Katy, Colin magazine cover

At Duffs’ maple barn during Highland County Maple Festival. The tourism magazine asked to use my pic of Katy and Colin listening to the sugaring process.

 

Katy and Colin … Five Years Later

???????????????????????????????It hardly seems like five years have passed since that sunshine-filled September day when we gathered for the wedding of our daughter at House Mountain Inn west of Lexington in a beautiful setting among the western Virginia mountains. They sealed their vows with a kiss as seen from this “Mom Cam” … photo taken by mother-of-the-bride from the front row during the ceremony. What? You thought I was going to leave my camera behind? LOL.

???????????????????????????????On that day it was sunny and warm and perfect. The mountains of western Virginia made a stunning back-drop.

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Total Solar Eclipse on the Day My Grandparents Married in 1904

There’s a narrow gold wedding band I wear on my left hand along with my own. It is my grandmother’s wedding ring that was left to me when she passed away many years ago.

Inside is engraved my grandparents’ initials and the date of their wedding … August 21, 1904 … 113 years ago today.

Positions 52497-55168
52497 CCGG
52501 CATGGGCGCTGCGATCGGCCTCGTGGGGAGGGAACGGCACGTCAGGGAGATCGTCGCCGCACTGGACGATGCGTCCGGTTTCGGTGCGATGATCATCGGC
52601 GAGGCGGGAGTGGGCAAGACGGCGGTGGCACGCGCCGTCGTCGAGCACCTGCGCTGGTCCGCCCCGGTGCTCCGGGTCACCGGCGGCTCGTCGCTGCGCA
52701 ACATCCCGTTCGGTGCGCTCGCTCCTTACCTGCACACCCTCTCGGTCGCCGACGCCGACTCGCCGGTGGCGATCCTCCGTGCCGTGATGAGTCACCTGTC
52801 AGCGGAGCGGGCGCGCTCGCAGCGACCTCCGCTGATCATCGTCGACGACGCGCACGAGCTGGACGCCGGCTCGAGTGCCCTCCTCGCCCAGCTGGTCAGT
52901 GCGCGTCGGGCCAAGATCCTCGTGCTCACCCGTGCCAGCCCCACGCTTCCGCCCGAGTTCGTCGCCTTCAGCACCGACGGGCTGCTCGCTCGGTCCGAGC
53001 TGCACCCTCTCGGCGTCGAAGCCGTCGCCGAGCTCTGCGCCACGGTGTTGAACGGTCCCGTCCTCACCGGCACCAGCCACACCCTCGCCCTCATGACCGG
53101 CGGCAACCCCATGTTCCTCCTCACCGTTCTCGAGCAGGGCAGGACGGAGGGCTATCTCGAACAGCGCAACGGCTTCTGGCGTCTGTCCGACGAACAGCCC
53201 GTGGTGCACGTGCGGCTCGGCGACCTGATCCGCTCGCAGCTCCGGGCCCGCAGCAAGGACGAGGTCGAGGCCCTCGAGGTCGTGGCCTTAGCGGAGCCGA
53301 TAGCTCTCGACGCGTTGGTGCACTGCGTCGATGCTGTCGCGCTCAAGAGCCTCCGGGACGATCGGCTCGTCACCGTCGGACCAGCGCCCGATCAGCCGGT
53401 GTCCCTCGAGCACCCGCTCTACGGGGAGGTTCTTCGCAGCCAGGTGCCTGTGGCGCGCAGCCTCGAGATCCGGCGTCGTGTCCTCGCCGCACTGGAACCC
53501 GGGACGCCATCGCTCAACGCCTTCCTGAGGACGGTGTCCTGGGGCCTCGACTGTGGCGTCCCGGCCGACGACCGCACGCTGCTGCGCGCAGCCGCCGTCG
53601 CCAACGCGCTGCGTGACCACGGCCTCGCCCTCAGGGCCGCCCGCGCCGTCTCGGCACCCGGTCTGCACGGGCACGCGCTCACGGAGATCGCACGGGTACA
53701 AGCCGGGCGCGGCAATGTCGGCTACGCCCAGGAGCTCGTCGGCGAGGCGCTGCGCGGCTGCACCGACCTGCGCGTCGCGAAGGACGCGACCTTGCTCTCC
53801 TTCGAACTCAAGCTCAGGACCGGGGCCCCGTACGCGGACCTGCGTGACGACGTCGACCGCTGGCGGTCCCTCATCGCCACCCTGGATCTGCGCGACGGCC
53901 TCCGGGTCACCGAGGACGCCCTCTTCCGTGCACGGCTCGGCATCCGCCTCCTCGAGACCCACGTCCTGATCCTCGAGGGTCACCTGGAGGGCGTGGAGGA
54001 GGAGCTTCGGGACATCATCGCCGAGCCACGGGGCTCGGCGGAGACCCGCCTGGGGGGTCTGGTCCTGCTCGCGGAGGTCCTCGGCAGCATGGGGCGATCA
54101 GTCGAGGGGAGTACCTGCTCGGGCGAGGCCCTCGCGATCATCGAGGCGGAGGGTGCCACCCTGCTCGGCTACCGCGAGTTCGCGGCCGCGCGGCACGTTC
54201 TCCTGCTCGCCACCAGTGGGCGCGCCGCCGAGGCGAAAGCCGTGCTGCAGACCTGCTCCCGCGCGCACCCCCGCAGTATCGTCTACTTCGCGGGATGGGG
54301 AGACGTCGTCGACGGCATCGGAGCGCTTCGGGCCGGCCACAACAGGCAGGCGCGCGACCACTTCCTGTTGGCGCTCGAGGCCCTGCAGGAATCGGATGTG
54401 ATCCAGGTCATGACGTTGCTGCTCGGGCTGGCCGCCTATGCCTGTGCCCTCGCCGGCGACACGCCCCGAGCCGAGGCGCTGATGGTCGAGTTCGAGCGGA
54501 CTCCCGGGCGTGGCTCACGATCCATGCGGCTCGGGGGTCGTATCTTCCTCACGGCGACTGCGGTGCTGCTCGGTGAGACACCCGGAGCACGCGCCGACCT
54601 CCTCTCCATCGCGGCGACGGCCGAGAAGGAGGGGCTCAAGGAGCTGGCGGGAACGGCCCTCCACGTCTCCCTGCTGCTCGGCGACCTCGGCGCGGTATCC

John Francis Osborne was from Grayson County in southwestern Virginia. Mollie Beatrice Kennedy lived just across the state line, on the other side of the New River, in Allegheny County, N.C.

The two young lovers met at an all-night dance, a tradition during those days in the mountains where the young people would meet at someone’s house for a dance party. The social gatherings would last all night because folks lived such long distances from one another and it was difficult and dangerous to travel through the mountains after dark.
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First Day of Summer and Shrimping in South Carolina

Today is the first day of summer. As I enjoyed the morning breeze in the Shenandoah Valley, my mind drifted back to another first day of summer when my husband and I took our 16-month-old son and visited with friends who were living at the time in Charleston, S.C.

On June 21 during our stay, our friends took us out in their boat to explore Charleston Harbor and visit historical Fort Sumter on a small piece of land in the Atlantic Ocean. We spent the morning walking its pathways, exploring fortified areas, and absorbing the history of it all.

After leaving Fort Sumter, we pointed the boat toward the South Carolina coastline and made our way into one of the delta inlets for some shrimping, a great pastime for our friends, and something that was about to become a new experience for us.